What about fees?

Competition between asset managers has also resulted in a reduction in fees to members. One of my clients has recently reviewed their fund range and platform provider and received a 0.11% discount on fees. This may not sound much, but when projecting forward member pots, the impact on their outcomes was an extra £10,900 – a significant difference. This highlights the need for regular reviews of the funds and provider you use.

How should we capture these changes?

Many companies would regard it as their parental duty to members to ensure that their pension offering has, at a minimum, considered the above developments, especially with the proven value add aspect that they are having to member pots. Couple this with innovations in lifestyle designs plus the importance of incorporating actual member demographics into lifestyle design, and a compelling case emerges for a regular review of the investment offering to members. As you can see from the graph below, there is huge disparity in risk/return profiles for various off the shelf master trusts. So, whether you have your own bespoke lifestyle, or you use the standard offering of your master trust of group personal pension, you should check what it is doing, and if it’s right for your employees. Time and time again we see lifestyles that are not fit for purpose, purely because they haven’t been reviewed by the company recently, and the ideas, and fees, have moved on. Don’t let this be you.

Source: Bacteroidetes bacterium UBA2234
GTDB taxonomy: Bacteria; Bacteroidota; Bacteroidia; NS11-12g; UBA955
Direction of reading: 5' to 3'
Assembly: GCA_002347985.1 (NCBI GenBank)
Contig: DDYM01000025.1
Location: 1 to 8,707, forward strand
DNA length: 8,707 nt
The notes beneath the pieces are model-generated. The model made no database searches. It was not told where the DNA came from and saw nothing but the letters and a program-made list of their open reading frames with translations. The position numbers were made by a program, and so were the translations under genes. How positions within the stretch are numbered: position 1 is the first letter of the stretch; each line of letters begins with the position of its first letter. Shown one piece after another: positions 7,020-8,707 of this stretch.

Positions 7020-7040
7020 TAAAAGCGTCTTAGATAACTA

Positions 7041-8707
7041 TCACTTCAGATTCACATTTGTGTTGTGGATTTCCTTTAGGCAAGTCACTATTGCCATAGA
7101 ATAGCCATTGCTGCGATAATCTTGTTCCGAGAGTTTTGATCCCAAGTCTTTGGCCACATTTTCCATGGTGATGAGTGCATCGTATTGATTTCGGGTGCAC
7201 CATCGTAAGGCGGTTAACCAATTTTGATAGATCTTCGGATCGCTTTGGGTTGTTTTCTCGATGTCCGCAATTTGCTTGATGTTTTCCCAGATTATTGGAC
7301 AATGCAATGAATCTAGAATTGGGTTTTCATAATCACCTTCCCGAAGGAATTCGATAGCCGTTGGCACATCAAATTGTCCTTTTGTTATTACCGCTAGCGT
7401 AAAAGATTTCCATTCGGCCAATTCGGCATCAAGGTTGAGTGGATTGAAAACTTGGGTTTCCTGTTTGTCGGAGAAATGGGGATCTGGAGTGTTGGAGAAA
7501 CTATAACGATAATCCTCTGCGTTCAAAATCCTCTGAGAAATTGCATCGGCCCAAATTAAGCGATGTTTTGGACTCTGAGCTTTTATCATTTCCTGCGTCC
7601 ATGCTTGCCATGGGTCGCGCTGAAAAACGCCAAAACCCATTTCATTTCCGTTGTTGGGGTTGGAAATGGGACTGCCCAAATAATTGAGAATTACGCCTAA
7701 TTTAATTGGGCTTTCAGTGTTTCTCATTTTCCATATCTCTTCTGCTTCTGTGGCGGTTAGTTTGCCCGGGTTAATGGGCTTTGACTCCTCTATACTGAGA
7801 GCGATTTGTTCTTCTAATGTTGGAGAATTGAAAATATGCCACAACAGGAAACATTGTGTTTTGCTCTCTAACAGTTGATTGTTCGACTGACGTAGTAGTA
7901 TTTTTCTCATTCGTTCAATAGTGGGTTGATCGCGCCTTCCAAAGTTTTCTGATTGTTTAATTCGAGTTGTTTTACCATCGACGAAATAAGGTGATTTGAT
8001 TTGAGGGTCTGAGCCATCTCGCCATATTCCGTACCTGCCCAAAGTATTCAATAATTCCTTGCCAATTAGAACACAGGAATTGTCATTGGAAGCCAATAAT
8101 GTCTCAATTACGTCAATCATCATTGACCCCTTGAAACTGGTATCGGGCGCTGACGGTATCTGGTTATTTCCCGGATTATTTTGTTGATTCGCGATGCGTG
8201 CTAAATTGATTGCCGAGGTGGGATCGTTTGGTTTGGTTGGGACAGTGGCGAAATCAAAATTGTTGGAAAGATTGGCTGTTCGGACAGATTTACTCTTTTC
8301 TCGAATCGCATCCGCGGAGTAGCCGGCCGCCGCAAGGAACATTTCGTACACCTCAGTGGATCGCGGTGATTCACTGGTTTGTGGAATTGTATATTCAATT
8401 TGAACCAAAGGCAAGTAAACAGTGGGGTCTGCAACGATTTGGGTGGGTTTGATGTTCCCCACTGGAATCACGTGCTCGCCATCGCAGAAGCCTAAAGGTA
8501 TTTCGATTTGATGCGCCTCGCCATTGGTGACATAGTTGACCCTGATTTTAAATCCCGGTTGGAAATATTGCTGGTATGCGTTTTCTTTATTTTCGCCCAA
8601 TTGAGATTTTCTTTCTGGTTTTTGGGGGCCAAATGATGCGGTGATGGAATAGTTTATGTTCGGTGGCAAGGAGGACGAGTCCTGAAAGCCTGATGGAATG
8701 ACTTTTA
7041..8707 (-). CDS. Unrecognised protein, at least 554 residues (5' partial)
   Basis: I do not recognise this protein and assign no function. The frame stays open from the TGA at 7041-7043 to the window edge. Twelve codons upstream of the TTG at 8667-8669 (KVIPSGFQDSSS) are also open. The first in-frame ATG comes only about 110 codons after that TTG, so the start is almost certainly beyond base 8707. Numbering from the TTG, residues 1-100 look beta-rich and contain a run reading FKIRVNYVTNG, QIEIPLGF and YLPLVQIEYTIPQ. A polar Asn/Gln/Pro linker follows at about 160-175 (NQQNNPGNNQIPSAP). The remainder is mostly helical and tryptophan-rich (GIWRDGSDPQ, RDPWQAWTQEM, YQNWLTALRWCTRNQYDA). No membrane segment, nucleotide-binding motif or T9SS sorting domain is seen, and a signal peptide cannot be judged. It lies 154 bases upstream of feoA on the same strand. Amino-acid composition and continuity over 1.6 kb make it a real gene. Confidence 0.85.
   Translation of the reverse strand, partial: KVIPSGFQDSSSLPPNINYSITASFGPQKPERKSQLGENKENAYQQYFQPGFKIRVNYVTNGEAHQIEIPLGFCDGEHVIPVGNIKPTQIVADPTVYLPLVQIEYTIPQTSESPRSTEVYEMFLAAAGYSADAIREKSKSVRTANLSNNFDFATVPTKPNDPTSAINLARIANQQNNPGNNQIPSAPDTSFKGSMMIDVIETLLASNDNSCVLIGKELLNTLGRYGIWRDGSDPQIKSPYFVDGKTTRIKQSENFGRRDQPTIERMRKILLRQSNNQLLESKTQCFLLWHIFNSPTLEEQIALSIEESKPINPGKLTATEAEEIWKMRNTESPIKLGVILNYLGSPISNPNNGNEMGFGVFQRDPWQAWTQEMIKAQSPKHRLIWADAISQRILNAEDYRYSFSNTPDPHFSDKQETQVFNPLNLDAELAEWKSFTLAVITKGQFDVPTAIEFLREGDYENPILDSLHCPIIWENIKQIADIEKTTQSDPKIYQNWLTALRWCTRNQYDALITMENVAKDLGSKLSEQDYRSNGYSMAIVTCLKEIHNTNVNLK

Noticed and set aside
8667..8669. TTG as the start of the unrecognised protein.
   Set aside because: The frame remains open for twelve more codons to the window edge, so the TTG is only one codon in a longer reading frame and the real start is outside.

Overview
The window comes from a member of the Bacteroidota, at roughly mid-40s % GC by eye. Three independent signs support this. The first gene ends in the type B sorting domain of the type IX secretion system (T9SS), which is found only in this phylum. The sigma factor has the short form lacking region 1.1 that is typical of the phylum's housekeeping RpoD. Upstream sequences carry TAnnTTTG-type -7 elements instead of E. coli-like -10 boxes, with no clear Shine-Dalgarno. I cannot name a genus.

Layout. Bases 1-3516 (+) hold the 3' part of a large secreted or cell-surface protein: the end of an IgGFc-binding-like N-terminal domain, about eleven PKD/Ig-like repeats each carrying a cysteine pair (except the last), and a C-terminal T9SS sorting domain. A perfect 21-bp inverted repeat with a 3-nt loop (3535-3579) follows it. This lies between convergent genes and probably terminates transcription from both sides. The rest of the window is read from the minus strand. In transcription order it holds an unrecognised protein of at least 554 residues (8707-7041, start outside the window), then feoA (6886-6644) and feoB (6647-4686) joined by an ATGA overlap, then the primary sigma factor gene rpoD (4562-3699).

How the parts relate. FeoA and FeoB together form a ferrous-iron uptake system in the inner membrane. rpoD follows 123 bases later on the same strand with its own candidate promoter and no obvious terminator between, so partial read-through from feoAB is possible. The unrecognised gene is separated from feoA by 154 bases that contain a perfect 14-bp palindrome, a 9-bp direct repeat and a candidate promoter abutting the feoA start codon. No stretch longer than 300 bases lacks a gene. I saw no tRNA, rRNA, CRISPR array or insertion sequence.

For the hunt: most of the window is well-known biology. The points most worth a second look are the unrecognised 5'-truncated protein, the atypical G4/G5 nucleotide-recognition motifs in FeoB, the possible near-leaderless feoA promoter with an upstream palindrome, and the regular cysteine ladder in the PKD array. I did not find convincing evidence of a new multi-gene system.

Source: Master Trust providers. The chart shows the performance of a selection of default funds and should not be construed as a recommendation. Some of the funds shown do not have a five-year track record, therefore, to show a reasonable comparison we have used a 3 year period from 30 June 2016 to 2019. Figures are shown gross before the impact of providers' fees and scheme specific costs, which will reduce returns. Past performance is not a reliable indicator of future results

What to do?

With the rise in DC members, assets and corresponding regulation, the importance of a suitable investment arrangement, incorporating many of the considerations I outline above cannot be understated. We’ve recently seen TPR write to smaller trustbased schemes to check when they last reviewed their investment strategy, and with the increasing closeness of TPR and the FCA, it’s likely these pressures will move to all pensions soon.

But in my view, it’s not about meeting the regulations, but getting a better deal for your employees. Whilst there are many areas to focus in regards to your employee benefits, your pension strategy may actually be one of the most beneficial reviews you could conduct for your employees. I hope this article has provided you with some food for thought on that.

To see more articles like this, read our latest DC publication for our views on the hot topics in the DC retirement world right now.